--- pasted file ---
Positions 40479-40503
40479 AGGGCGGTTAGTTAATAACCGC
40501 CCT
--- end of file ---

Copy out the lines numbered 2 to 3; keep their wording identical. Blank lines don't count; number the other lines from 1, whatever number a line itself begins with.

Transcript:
40479 AGGGCGGTTAGTTAATAACCGC
40501 CCT